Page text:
Mortgages in later life - size matters!Posted on: 20 February 2013 by Ronan Marrion
High street lenders don't always offer best option for your house-buying needs.
No off-colour jokes, we promise! We're talking mortgages this week - more specifically, how much you can borrow with a mortgage. When it comes to a mortgage, size can make a big difference. How much you want to borrow is one of the crucial factors in determining how your mortgage application proceeds. That might seem fairly obvious, but in fact, the size of your borrowing is something that can cause some unexpected complications.
For a start, there is size and then there is relative size. The traditional, uncomplicated rule of acceptable borrowing being 3.5 times your income has not exactly been consigned to the waste bin, but it's certainly been superseded by other measures, including affordability calculations.
This can lead to the apparent oddity of someone with a £50,000 salary being allowed a smaller amount of borrowing than someone with a £35,000 salary. Most lenders these days will use an affordability calculator to determine how much they are prepared to lend you, meaning that they will calculate how much income you have against your outgoings, including any dependents you have and your financial commitments. The more dependents (such as young children) and commitments you have, the smaller the amount you will be able to borrow. Why? Because lenders will consider that even though you might have a bigger income than someone with no children, you have less disposable income available to meet mortgage payments.
Another critical factor is how you receive your income. Not everyone receives a straightforward salary from an employer - many of us are self-employed, run a business, or receive income in the form of a salary and bonuses. One month's pay might be quite different from the next month's. This is where things can get very complex, particularly when you want to take out a larger mortgage. As a guide, we use the figure of £300,000 and above as the definition of a high-value mortgage.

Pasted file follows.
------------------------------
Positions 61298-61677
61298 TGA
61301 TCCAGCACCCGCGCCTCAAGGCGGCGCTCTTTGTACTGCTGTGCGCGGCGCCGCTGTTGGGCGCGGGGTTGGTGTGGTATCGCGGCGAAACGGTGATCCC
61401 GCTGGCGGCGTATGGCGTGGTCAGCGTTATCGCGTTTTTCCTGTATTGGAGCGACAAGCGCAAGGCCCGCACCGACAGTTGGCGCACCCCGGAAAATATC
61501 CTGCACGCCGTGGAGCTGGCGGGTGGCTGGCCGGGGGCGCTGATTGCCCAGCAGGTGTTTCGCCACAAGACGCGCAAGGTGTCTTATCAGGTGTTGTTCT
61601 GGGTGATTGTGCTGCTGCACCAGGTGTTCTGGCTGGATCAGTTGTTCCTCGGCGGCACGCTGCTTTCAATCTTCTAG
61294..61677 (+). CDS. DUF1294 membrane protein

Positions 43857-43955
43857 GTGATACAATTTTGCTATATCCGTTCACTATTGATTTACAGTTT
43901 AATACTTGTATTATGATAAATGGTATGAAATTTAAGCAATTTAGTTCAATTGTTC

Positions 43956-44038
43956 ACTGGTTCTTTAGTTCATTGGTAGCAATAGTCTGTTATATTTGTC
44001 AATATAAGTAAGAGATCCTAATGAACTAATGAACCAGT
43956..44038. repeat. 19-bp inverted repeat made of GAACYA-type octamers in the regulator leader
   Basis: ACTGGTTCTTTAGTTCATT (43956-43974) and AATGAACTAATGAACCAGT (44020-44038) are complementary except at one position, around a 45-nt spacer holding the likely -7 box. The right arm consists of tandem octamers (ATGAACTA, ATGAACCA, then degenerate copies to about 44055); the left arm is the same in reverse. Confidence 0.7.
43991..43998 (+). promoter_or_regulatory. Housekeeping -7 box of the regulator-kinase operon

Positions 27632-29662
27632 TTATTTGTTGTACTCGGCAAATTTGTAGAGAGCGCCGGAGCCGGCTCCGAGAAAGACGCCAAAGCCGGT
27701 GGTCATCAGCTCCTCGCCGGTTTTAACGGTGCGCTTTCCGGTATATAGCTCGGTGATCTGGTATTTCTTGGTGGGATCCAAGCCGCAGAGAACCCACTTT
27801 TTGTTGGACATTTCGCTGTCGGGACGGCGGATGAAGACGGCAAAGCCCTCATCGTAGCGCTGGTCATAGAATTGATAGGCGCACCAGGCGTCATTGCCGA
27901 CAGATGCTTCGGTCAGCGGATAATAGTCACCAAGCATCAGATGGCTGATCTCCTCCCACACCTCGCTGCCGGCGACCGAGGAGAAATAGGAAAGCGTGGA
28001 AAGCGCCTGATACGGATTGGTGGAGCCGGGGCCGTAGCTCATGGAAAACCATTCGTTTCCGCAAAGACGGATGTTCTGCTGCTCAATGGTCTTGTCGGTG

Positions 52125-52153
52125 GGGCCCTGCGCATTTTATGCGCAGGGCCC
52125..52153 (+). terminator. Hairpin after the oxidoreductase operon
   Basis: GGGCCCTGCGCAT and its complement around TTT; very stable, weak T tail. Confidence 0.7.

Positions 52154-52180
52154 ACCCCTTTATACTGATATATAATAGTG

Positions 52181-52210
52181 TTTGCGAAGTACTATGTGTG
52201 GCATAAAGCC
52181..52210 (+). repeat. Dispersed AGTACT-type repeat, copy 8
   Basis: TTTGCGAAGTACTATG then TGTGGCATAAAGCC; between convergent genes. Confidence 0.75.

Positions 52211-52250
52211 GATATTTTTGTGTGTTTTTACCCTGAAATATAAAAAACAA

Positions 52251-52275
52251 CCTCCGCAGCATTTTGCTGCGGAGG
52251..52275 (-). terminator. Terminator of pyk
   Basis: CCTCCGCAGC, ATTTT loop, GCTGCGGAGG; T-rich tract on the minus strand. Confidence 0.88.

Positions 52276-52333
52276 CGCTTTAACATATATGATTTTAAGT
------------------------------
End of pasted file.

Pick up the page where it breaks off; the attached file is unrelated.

It's fair to say that most high street lenders are not used to dealing with mortgages in excess of that figure. They are also not used to dealing with unconventional incomes. It's been our experience that they often continue with the normal rigid screening process that is not always appropriate to a large mortgage applicant. Before coming to us, many of our clients who are looking to take out a large mortgage, have had difficulties with High Street lenders assessing their income. Problems arise particularly for clients who have several income streams as mentioned above, or if they take only a small income from a business, but have substantial assets within their business or elsewhere.
The solution is to think outside the box - and away from the High Street. Large mortgages are a fairly specialist market, so you need a specialist solution. Step forward an independent mortgage broker. Independent mortgage brokers are not tied to just High Street Lenders, they can go across the marketplace - to private banks, for example, and match you up with a lender to suit your circumstances. A private bank is usually more ready to take into account non-standard income streams and assets that you hold. We subscribe firmly to the belief that one size definitely doesn't fit all, particularly when it comes to your mortgage.
As we've said before, taking out a mortgage, particularly a high-value mortgage, is likely to be one of the most important financial decisions you make in your lifetime. Remember that it's your money, your mortgage, your home - make sure you give yourself the best chance of finding the perfect fit for all three, whatever size they are.
Your home may be repossessed if you do not keep up repayments on a mortgage or other loan secured on it.
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